2008 present value dollars.
122
Similarly, the capital costs for the generating technologies are also converted to levelized annual
payments. An investor-owned utility or independent power project developer must recover the
cost of the investment and a return on the investment, accounting for income taxes, tax law
(depreciation rates), and the cost of money. These variables are encapsulated within an annualized
capital cost for a project computed using a “capital charge rate.” The financial model used for this
study computes a project-specific capital charge rate that reflects, for example, the assumed cost
of money and the applicable depreciation schedule.
In the case of publicly owned utilities the return on capital is a function of the interest rate. A
“capital recovery factor” reflecting each project’s cost of money is computed and used to
calculate a mortgage-type levelized annual payment.
123
Combining the annualized capital cost with the annualized cash flows yields the total estimated
annualized cost of a project. This annualized cost is divided by the projected yearly output of
electricity to produce a cost per Mwh for each technology. By “annualizing” the costs in this
manner it is possible to compare alternatives with different year-to-year cost patterns on an
apples-to-apples basis.
Inputs to the financial model include financing costs, forecasted fuel prices, non-fuel operations
and maintenance expense, the efficiency with which fossil-fueled plants convert fuel to
electricity, and typical utilization rates (see Table A-1, Table A-2, and Table A-3). Most of these
inputs are taken from published sources, such as EIA’s assumptions used to produce its 2007 and
2008 long-term energy forecasts. Overnight power plant capital costs—that is, the cost to
construct a plant before financing expenses—are estimated by CRS based on a review of public
information on recent projects.
122
Converting a series of cash flows to a financially-equivalent uniform annual payment is a two-step process. First, the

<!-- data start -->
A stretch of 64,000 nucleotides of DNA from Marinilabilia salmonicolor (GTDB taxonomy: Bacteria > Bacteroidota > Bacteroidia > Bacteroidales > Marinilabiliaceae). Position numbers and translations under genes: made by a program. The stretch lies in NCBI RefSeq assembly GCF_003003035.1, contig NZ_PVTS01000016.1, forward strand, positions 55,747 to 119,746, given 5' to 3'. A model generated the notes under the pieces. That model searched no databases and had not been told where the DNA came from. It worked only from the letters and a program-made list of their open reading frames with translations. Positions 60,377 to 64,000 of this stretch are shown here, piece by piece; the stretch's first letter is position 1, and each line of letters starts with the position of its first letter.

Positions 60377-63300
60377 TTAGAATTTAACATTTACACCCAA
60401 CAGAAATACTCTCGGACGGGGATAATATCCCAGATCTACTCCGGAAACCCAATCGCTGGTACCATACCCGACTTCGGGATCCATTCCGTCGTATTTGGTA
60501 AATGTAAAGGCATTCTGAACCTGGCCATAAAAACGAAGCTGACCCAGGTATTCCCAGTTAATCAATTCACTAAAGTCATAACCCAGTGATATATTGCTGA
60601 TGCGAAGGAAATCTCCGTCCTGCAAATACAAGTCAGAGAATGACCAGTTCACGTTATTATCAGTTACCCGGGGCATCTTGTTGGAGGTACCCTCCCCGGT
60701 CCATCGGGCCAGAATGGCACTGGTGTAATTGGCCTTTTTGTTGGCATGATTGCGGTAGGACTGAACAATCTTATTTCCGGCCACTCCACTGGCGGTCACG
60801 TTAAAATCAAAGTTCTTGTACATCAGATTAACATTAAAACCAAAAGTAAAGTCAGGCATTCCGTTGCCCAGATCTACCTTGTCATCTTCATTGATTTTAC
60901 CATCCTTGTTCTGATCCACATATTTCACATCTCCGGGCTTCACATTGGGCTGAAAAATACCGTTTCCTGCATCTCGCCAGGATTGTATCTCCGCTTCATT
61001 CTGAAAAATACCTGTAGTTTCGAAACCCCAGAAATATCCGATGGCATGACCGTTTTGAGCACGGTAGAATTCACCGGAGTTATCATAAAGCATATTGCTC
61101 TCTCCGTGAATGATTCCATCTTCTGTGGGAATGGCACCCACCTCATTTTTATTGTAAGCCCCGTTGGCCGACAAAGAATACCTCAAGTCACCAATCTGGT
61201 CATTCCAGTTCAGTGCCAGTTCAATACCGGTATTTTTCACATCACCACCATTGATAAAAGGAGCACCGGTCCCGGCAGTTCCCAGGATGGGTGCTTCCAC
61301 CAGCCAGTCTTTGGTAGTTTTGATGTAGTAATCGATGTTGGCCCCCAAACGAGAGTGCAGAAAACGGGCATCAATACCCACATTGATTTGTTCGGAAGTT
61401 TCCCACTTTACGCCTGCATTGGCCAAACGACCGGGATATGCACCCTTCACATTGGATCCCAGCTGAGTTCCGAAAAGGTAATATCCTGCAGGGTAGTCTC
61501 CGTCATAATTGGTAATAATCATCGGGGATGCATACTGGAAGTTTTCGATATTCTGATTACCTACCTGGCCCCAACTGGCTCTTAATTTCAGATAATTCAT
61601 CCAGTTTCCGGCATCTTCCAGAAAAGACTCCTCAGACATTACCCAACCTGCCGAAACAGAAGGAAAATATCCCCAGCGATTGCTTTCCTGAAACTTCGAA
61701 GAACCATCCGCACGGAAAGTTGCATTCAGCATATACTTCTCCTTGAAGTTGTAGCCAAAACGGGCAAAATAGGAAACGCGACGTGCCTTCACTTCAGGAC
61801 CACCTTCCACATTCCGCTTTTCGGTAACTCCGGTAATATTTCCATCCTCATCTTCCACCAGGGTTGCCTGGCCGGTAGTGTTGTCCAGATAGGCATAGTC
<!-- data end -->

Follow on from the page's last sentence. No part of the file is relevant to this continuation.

cash flows for the project are converted to a 2008 “present value.” The present value is the total cost for the analysis
period, adjusted (“discounted” using a “discount factor”) to account for the time value of money and the risk that
projected costs will not occur as expected. This lump-sum 2008 present value is then converted to an equivalent annual
payment using a uniform payments factor (the “capital recovery factor”). For a more detailed discussion of the
levelization method see, for example, Chan Park, Fundamentals of Engineering Economics, 2004, Chapter 6; or
Eugene Grant, et al., Principles of Engineering Economy, 6
th
Ed., 1976, Chapter 7.
123
For additional information on capital charge rates see Hoff Stauffer, “Beware Capital Charge Rates,” The Electricity
Journal, April 2006. The capital recovery factor is equivalent to the PMT function in the Excel spreadsheet program.
For additional information on the calculation of capital recovery factors see Chan Park, Fundamentals of Engineering
Economics, 2004, Chapter 2; or Eugene Grant, et al., Principles of Engineering Economy, 6
th
Ed., 1976, Chapter 4.
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Government incentives are also an important part of the financial analysis. EPACT05 created or
extended federal incentive programs for coal, nuclear, and renewable technologies. This study
assumes the following incentives:
• A renewable energy production tax credit of 2.0 cents per kWh, with the value
indexed to inflation. The credit applies to the first 10 years of a plant’s operation.
The Base Case analysis assumes that the tax credit, which is currently scheduled
to expire at the end of 2008, will be extended (as has happened in the past). The
credit is available only to wind power production that is sold to an unaffiliated
third party. Under most circumstances this requirement effectively limits the
production tax credit to independent power producers. A utility that owns a wind
plant and uses the power to serve its own load would not qualify.
124
The credit is
currently available to new wind, geothermal, and several other renewable energy
sources. New solar energy systems do not qualify, and geothermal systems can
take the production tax credit only if they do not use the renewable investment
tax credit (discussed below).
• A nuclear energy production tax credit for new advanced nuclear plants of 1.8
cents per kWh. The credit applies to the first eight years of operation. Unlike the
renewable production tax credit described above, the nuclear credit is not indexed
to inflation and therefore drops in real value over time. This credit is subject to
several limitations:
• It is available to plants that begin construction before January 1, 2014, and
enter service before January 1, 2021.
• For each project the annual credit is limited to $125 million per thousand
megawatts of generating capacity.
• The full amount of the credit will be available to qualifying facilities only if
the total capacity of the qualifying facilities is 6,000 megawatts or less. If the